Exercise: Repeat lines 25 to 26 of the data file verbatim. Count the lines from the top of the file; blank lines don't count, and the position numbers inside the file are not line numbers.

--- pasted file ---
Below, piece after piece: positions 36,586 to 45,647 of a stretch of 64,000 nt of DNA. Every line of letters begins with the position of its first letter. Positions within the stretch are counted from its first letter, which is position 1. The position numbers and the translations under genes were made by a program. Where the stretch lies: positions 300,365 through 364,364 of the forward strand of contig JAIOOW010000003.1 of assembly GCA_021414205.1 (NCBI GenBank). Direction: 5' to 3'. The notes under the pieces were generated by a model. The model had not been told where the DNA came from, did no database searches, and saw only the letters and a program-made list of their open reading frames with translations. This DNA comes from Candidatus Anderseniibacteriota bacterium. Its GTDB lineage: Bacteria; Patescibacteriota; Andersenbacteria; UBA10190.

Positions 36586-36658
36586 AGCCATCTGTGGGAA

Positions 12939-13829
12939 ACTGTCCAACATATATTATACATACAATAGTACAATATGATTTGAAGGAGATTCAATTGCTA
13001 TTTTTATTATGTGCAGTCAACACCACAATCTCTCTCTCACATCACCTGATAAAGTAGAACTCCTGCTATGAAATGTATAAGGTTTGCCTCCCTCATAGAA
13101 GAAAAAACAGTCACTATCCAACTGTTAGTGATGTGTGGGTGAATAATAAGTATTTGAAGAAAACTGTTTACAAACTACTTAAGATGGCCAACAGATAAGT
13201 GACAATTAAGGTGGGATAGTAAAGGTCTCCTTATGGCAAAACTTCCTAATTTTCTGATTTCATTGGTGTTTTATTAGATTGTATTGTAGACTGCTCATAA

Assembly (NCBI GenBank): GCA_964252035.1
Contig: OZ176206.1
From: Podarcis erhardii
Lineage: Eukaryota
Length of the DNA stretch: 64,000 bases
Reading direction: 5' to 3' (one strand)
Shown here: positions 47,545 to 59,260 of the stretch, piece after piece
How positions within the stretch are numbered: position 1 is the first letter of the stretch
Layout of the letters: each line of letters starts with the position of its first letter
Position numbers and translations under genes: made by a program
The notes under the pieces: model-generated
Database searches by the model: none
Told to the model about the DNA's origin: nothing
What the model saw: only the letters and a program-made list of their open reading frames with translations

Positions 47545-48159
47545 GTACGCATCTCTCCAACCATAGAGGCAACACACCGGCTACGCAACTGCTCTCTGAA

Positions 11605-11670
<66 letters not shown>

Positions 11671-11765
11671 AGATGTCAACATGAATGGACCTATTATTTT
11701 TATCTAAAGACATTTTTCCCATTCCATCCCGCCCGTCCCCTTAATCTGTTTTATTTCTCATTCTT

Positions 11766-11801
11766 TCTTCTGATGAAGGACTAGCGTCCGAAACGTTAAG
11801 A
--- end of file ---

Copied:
Positions 11605-11670
<66 letters not shown>